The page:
Cynulliad Cenedlaethol Cymru | National Assembly for Wales

Y Pwyllgor Plant, Pobl Ifanc ac Addysg | Children, Young People and Education Committee

Statws y Cymhwyster Bagloriaeth Cymru | The status of the Welsh Baccalaureate Qualification

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Ymateb gan Individual
Response from: Individual


As a current Welsh Baccalaureate coordinator I would like to respond to the survey and provide some feedback from a school level.


·         The extent to which the Welsh Baccalaureate Qualification is understood and valued by learners, parents, education professionals in schools and colleges, higher education institutions and employers:


As a Centre we spend a considerable amount of time informing our parents about the complexities of the WBQ and SCC. This is not straightforward and is a complex qualification to understand. The fact that some students achieve A*-C at the end of the two years and others achieve a Pass* and Pass confuses parents and pupils. The individual tasks being assessed throughout the two years as Distinction, Merit, Level 2 pass and Level 1 pass is also confusing. Surely this can be simplified and a normal grading system from A*-G like all other GCSE qualifications.


·         The extent to which the Welsh Baccalaureate is considered by learners, education professionals in schools and colleges, employers and higher education to be an equivalent, rigorous qualification;


Learners see this qualification as rigorous and important in our Centre, because we spend a considerable amount of time reinforcing its importance. The assessment and control measures are followed carefully here and sufficient time is given to the course.


·         The status of the Welsh Baccalaureate Qualification in schools and colleges, including the Welsh Government’s target for universal adoption and the potential impact of this approach;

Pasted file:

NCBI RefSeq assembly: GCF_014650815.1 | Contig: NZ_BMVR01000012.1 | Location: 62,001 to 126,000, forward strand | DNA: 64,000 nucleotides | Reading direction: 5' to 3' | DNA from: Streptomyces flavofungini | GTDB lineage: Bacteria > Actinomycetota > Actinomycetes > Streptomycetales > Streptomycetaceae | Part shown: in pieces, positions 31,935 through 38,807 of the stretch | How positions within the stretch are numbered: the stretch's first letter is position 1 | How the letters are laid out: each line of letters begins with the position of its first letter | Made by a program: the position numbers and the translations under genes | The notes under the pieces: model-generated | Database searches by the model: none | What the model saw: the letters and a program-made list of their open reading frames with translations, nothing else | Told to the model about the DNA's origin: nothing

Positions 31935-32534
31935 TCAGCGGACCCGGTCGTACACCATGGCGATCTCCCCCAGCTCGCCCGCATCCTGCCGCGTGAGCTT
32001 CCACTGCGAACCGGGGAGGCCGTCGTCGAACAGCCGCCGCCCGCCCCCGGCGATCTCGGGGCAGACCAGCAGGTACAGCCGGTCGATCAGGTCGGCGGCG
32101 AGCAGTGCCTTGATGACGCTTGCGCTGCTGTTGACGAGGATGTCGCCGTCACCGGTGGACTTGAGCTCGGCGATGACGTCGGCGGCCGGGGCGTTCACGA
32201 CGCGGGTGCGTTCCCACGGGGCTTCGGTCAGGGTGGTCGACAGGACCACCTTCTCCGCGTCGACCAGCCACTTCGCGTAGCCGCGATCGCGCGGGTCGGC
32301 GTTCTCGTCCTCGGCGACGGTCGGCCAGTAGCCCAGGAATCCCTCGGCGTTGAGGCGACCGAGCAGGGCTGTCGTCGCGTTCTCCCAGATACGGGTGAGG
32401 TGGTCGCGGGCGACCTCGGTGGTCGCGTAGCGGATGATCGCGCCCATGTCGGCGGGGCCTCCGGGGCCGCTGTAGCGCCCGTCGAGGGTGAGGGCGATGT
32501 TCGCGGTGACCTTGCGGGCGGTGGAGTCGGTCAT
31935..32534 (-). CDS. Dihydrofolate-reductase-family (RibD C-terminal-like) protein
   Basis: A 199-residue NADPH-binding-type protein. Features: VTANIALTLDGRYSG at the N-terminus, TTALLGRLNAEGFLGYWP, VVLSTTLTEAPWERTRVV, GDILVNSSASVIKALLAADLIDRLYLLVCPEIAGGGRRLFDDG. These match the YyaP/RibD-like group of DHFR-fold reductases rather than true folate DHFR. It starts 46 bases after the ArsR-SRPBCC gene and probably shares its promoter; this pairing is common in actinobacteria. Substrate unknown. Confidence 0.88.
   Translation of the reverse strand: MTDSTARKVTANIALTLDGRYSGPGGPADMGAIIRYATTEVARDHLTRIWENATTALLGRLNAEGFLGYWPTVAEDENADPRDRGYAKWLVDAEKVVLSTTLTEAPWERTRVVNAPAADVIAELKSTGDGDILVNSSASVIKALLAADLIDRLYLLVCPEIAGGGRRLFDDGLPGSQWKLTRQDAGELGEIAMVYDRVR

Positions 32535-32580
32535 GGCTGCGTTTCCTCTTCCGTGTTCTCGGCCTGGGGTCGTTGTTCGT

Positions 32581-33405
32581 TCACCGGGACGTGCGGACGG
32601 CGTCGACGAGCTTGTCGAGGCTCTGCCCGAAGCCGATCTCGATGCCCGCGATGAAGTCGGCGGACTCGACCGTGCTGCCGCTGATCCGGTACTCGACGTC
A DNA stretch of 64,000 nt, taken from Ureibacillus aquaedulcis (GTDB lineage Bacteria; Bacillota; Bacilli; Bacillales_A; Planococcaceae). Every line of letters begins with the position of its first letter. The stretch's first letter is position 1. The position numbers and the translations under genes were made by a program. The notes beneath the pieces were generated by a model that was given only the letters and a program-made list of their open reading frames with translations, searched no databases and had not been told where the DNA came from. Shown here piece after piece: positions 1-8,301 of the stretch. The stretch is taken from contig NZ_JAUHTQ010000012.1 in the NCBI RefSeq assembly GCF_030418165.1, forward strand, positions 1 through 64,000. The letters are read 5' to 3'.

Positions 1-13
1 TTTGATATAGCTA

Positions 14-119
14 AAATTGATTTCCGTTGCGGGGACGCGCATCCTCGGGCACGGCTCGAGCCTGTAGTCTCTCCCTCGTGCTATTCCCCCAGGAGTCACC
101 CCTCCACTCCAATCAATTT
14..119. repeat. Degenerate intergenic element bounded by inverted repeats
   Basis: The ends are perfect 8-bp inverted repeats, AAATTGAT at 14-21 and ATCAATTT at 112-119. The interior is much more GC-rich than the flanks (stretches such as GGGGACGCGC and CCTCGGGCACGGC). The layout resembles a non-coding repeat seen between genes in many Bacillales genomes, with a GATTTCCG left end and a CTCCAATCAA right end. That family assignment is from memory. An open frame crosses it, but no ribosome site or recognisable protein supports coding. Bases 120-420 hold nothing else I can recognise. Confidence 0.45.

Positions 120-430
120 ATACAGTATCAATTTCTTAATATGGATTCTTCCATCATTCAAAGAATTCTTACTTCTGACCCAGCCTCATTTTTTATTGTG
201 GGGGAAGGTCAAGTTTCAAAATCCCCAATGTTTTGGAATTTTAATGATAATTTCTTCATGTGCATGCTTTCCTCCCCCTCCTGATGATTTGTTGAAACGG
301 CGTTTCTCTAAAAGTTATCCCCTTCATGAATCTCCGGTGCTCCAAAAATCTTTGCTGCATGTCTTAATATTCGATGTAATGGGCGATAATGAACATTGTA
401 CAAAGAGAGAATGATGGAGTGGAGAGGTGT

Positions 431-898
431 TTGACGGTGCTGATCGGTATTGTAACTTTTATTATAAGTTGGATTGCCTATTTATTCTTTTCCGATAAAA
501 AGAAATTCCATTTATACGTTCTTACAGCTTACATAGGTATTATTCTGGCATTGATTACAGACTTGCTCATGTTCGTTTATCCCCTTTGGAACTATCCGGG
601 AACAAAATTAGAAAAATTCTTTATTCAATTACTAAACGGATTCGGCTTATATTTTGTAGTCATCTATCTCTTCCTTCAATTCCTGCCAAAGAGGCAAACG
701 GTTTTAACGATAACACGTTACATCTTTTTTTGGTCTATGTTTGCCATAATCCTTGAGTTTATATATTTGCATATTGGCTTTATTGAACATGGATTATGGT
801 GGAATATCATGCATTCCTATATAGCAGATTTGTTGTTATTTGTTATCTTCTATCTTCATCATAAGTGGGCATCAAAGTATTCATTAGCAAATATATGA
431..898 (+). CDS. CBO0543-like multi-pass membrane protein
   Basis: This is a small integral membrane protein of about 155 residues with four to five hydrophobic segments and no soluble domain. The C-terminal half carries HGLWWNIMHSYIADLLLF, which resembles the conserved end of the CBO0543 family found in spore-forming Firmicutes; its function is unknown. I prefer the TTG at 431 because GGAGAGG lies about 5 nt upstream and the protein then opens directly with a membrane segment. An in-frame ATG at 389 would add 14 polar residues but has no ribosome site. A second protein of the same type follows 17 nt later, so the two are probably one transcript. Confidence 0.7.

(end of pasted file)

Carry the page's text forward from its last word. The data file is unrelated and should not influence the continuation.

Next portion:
This qualification was introduced by the Welsh Government and was initially given a very high status in terms of its placement in the performance measures of schools. This has resulted in school changing options available to students and teaching composition in order to deliver this qualification to a whole cohort. This was very successfully done in the Centre I work in. However I feel very strongly that the Welsh Government have sent very mixed messages out about the importance of this course to parents, colleges and universities since its introduction. It feels currently like the WBQ and skills challenge certificate is on shaky ground and truthfully we don't know how important this course is still considered by the WG. This lack of direction has very much reduced the value that parents and pupils put on this course.

·         The wider impact of studying the Welsh Baccalaureate on other curriculum subjects and education provision;

The introduction of the Skills challenge certificate on a whole cohort level has meant that one option line had to be dropped to ensure that there was sufficient time for the teaching of this course. This was also amplified by the need to provide full cohort Welsh and RE lessons. Therefore our students do now have a reduced number of choices.

·         The benefits and disadvantages of the Welsh Baccalaureate Qualification to learners, schools and colleges, higher education institutions and employers.

This course is hugely beneficial to our learners and provides them with many skills that they do not learn in other subject areas. I hope that this is felt by employers and universities. However the local college tells our students they do not need the course and that it is not useful to them, and it is not promoted at a post-16 level. This has a negative impact on our students.